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Canada’s environment minister could be in trouble if Ottawa doesn’t change its course on the Ring of Fire

Canada’s environment minister could be in trouble if Ottawa doesn’t change its course on the Ring of Fire

The Canadian Press

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CONVERSATION

This article was originally published by The Conversation, an independent, non-profit source of news, analysis, and commentary from academics. You can find disclosure information on the original site.

Author: Dayna Naidine Scott, York Research chair in Environmental Law & Justice for the Green Economy, York University Canada

A new, region-wide approach to assessing the potential effects of northern mining development is in danger of falling off the rails in the vast peatlands of Ontario’s James Bay Lowlands. It may be Steven Guilbeault (Canada’s new activist Minister of Environment and Climate Change) who will have to lead it.

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Ontario has long been interested in opening up the Ring of Fire because of its mineral deposits. Dreams of a new nickel mine are now driving plans for an electric vehicle manufacturing center and Wyloo, Australia’s leading mining giant, to take over major mining stakes.

However, the controversial and conflict-filled proposals for all-season roads and other infrastructure required to transform this remote and ecologically sensitive region have sparked significant controversy.

Regional approaches

Canada’s government joined the fray in February 2020 when the minister of environment announced a regional assessment of the Ring of Fire. It was the first major study of this kind to take place under the controversial new Impact Assessment Act.

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Experts in environmental assessments welcomed the decision. They noted the new framework’s ability to partner with Indigenous governing bodies, and to assess climate implications of proposed developments.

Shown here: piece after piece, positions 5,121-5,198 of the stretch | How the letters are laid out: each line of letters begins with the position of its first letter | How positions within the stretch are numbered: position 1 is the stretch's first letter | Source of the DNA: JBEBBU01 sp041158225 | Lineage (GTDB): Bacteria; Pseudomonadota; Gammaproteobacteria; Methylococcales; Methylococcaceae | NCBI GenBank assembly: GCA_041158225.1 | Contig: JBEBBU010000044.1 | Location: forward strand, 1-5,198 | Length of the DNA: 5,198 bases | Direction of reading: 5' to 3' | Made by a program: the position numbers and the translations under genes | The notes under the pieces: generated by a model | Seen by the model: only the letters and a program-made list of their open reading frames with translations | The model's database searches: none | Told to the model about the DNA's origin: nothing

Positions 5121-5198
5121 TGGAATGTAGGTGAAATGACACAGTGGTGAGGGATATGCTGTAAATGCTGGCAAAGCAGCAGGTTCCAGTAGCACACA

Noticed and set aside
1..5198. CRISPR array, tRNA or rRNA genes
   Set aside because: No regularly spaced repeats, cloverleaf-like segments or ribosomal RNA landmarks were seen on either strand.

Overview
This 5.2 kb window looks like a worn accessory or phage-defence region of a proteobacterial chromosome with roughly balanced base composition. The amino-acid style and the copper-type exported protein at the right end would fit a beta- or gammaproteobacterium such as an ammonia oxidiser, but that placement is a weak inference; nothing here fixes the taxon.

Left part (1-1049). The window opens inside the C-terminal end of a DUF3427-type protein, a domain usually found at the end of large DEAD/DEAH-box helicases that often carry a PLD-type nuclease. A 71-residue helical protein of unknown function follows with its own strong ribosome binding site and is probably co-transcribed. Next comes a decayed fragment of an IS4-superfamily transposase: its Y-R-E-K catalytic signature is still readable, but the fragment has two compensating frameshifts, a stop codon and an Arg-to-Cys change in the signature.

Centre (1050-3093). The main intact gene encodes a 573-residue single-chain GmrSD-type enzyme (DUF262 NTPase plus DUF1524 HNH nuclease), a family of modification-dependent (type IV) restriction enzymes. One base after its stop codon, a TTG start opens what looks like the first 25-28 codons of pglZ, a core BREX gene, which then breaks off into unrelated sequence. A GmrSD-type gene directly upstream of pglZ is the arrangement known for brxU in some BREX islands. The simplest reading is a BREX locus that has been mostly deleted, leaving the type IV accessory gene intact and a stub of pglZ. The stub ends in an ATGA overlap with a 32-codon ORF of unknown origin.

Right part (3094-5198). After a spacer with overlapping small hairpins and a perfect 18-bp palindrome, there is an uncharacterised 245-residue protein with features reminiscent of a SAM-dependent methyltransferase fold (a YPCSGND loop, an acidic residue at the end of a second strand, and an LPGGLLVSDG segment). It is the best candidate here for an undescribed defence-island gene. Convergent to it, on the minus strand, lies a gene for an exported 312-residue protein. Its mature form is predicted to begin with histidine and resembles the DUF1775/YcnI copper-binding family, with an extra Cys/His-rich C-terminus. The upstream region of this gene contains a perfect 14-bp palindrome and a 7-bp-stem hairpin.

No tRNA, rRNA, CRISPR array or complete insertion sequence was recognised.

The regional assessment was important because it allowed for extensive consideration of future options and scenarios. This would allow for the determination of which projects should proceed, how they should sequence in time, and how adverse impacts could possibly be minimized.

However, the Impact Assessment Agency released at the end of 2021 the terms of reference proposed for that assessment. All hopes of such a strategy were dashed. Minister Guilbeault was contacted by five chiefs of five remote Indigenous communities near the Ring of Fire deposits in January to request that they retract the terms of reference and restart.

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I am the co-director of a clinic at a law school that supports Neskantaga Nation’s chief Wayne Moonias. He was one of five people who appealed for the minister to his support. I can confirm that the chiefs stated clearly that the terms of reference exclude Indigenous Peoples from any other roles than token ones.

Permanent adverse effects

The Terms of Reference with Ontario were likely negotiated over the past year by Canada’s Impact Assessment Agency of Canada. It reports to the Minister of Environment. They were likely to be in place before Guilbeault was appointed to the portfolio. However, the agency could have set Guilbeault up to fail.

These terms suggest that Canada and Ontario can jointly lead a major impact assessment process within an area occupied exclusively by Indigenous Peoples, without including Indigenous partners in its governance. This is simply untenable.

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For residents of the region, the roads are extremely dangerous. Many of the Indigenous communities located near the Ring of Fire deposits are so remote that they can only be accessed by rail or, for a few months, by ice road. All-season roads are being promoted by two communities who have become road supporters. They promise connectivity, better access to education and health care, and lower construction costs.

However, all-season roads are also strongly opposed by neighbouring First Nations that could be affected by them. They want their jurisdiction over the land to be recognized by the Crown before any development of their homelands begins.

Many First Nations and other observers have noticed the potential for serious adverse consequences, including long-lasting cumulative effects on climate and peatlands, further social and culture disruption to harvesting rights, life ways, and the risks of sexual or gender-based violence to Indigenous girls and women.